FIG. 1 shows part of a typical prior art Schottky emitter 12, such as the one described in U.S. Pat. No. 3,814,975 to Wolfe et al. for “Electron Emission System.” Schottky emitter 12 includes a polycrystalline tungsten, hairpin-shaped filament 14 that supports and heats an emitter 16 having an apex 22 from which the electrons are emitted. Applicants herein use the term “emitter” alone to refer to that portion of the electron source from which electrons are emitted (e.g., emitter 16 of FIG. 1) and the terms “Schottky emitter” and “thermal field emitter” to refer to the entire electron source assembly (e.g., Schottky emitter 12). Heating current is supplied to filament 14 through filament posts 26, typically composed of molybdenum, kovar, or tungsten and extending through both sides of a base 28. Filament posts 26 are typically inserted through close-fitting holes 30 in base 28 and secured by brazing. Schottky emitter 12 typically operates with apex 22 at a temperature of between 1,700 K and 1,900 K, most typically at around 1,800 K. A suppressor cap 32 is typically press fitted onto base 28 and extends out to near the emitter apex 22 to reduce the undesirable emission of electrons from the shank of the emitter.
Emitter 16 is typically made from a single crystal of tungsten oriented in the <100> direction and coated with a coating material, such as zirconium and oxygen, to lower the work function of the emitter tip by approximately 1.5 electron volts. At the high temperatures at which Schottky emitter 12 operates, the coating material tends to evaporate from emitter 16 and must be continually replenished to maintain the lowered work function at apex 22. A reservoir 34 of the coating material is typically provided to replenish the coating on emitter 16. The material from reservoir 34 diffuses along the surface and through the bulk of emitter 16 toward apex 22, thereby continually replenishing the coating there. The input power required to heat a Schottky emitter is substantial, typically somewhat greater than 2 watts.
As electron beam instruments become more accepted in production environments as inspection and processing tools, users demand increased throughput. One method of increasing speed entails incorporating several electron beams into a single system. In such systems, the heat conducted and radiated from multiple thermal field emitters is additive and could produce an overall system temperature that would be unacceptably high and can cause drift in the emitter position. Another trend in electron beam instruments is miniaturization. Smaller instruments cost less to construct, take up less space in a production area, and are more mobile. Smaller instruments are particularly well suited for production applications, such as electron beam lithography for forming microscopic structures in integrated circuit assembly. For example, U.S. Pat. No. 6,218,664 to Krans et al. describes an electrostatic objective lens and electrical scanning device that can be used in a very small electron beam system.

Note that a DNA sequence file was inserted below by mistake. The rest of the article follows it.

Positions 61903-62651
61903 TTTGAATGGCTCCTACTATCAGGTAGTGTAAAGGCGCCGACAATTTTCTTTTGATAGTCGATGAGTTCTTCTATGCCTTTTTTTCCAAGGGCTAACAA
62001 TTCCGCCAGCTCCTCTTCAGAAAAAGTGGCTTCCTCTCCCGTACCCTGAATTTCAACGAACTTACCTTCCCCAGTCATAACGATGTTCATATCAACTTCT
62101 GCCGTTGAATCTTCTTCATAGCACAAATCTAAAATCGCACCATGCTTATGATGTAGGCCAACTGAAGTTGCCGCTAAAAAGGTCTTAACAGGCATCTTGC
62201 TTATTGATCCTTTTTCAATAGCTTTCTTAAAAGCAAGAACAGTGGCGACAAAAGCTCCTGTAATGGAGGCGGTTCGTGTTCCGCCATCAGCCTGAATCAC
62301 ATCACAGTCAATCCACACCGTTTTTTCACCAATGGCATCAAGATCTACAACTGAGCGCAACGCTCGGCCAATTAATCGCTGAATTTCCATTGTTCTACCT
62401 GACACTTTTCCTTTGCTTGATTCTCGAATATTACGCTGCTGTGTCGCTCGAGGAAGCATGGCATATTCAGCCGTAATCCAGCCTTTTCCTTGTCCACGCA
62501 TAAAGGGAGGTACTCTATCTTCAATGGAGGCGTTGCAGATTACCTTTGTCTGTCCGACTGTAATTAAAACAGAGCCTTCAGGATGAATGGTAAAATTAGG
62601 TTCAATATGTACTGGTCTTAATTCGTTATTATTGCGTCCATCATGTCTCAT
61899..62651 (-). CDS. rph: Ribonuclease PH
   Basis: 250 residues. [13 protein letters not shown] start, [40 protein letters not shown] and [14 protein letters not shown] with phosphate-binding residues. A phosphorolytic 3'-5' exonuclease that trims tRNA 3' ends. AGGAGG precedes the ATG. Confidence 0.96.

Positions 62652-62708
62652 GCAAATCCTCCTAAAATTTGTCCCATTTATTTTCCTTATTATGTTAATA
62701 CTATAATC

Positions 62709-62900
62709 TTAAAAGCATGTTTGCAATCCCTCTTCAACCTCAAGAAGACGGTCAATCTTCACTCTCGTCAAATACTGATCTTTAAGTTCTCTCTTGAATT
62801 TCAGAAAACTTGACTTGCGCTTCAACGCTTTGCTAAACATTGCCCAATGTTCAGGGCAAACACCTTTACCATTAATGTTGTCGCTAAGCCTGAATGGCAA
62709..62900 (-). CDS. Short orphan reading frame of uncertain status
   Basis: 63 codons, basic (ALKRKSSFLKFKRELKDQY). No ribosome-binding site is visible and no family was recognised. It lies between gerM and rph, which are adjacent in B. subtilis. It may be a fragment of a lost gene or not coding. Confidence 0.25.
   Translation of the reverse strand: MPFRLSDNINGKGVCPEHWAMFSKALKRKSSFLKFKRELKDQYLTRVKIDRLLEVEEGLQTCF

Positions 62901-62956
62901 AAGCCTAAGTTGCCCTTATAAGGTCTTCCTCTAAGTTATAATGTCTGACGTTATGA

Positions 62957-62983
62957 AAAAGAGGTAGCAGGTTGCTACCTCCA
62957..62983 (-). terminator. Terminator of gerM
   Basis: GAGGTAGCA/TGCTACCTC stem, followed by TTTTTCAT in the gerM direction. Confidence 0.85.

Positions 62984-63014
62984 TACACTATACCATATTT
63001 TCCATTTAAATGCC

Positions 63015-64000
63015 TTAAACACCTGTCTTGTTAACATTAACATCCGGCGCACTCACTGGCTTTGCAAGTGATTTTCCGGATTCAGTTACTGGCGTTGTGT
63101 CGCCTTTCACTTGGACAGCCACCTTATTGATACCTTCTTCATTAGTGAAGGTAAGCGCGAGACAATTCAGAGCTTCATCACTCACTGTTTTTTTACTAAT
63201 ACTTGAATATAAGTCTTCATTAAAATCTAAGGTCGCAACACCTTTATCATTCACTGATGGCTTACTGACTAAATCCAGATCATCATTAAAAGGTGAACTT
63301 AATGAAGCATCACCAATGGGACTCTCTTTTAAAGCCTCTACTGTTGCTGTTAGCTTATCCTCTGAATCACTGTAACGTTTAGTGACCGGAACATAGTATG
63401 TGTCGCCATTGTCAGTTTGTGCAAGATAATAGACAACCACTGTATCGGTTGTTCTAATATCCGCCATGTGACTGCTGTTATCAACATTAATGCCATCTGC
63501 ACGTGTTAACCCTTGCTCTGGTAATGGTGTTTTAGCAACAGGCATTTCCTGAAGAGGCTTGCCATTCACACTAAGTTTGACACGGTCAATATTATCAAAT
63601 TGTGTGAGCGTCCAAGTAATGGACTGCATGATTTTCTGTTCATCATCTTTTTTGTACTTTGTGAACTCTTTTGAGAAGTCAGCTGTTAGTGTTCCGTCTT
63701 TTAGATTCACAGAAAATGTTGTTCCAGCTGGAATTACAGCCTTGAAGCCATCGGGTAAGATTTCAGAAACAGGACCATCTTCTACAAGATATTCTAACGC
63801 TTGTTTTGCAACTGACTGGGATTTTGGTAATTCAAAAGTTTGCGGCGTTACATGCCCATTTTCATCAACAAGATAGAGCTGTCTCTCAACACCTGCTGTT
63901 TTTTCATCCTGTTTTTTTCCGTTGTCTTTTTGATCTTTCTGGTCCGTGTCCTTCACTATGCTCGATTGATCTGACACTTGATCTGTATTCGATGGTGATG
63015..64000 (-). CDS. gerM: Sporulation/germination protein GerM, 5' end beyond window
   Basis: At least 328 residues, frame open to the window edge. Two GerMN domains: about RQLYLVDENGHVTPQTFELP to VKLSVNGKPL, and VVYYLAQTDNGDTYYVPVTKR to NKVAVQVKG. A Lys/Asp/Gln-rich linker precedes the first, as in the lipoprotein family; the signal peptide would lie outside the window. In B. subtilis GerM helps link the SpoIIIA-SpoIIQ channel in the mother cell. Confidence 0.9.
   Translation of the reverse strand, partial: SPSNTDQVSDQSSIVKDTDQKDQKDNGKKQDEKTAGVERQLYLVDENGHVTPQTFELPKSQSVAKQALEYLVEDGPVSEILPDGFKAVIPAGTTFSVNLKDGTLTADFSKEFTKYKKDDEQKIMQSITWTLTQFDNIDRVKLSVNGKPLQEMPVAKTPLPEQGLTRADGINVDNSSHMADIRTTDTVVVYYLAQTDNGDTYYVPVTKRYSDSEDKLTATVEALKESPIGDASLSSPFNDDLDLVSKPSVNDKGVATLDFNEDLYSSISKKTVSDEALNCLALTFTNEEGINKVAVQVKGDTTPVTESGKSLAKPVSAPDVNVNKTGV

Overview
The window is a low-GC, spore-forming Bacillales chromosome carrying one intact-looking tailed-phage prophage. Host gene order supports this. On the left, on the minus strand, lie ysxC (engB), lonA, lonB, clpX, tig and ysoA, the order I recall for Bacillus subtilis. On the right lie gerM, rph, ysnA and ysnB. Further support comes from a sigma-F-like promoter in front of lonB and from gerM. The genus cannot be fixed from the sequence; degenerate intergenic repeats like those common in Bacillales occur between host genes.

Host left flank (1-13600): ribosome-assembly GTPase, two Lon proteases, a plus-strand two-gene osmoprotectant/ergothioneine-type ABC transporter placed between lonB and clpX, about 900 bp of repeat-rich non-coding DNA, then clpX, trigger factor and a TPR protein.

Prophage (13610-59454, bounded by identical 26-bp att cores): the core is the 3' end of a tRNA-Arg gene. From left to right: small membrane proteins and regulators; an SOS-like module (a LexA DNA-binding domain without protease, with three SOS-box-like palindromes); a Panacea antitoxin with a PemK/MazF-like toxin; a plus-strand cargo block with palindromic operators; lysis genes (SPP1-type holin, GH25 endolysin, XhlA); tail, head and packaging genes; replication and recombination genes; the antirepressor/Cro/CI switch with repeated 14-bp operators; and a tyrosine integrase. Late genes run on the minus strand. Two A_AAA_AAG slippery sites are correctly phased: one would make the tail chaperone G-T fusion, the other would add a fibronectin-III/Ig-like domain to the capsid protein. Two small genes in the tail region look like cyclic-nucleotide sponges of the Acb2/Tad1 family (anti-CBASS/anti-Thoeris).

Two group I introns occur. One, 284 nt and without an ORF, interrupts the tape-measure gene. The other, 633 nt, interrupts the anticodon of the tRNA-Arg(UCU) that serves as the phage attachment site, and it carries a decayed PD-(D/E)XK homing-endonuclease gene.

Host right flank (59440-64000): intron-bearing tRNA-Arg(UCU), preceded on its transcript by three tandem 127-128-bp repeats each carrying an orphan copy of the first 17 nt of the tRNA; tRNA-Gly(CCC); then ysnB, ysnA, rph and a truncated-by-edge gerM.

It is desirable to reduce the size and power consumption of thermal field emitters to allow construction of smaller electron beam systems and to fit more electron columns within a system requiring the use of multiple emitters. Because of the small volume and dense packing of components in such systems, it is desirable to reduce not only the size of the thermal field emitter, but also the power consumption and the heat output of the thermal field emitter or emitters. The great amount of heat produced by the multiple closely packed thermal field emitters can adversely affect the operation of the electron columns.
One method of reducing the undesirable heat conducted and radiated into the electron column from a thermal field emitter is to use a substantial quantity of a thermally conductive material attached to the base and filament posts to provide a path to conduct excess heat away from the source. Unfortunately, cooling the base or the filament posts tends to cool the emitter assembly as well, and so has the undesirable effect of increasing the input power required to maintain emitter apex 22 at an acceptable operating temperature.
An object of the invention is to provide an electron source having reduced input power consumption.
An aspect of the invention includes providing an electron source having reduced thermal losses.
Yet another aspect of the invention includes providing a compact electron source.
Still another aspect of the invention includes providing a thermal field electron source having reduced input power consumption and reduced thermal losses.
Yet a further aspect of the invention includes providing an electron beam system that uses multiple low power electron sources.
Still a further aspect of the invention includes providing a compact electron beam instrument that uses a low power electron source.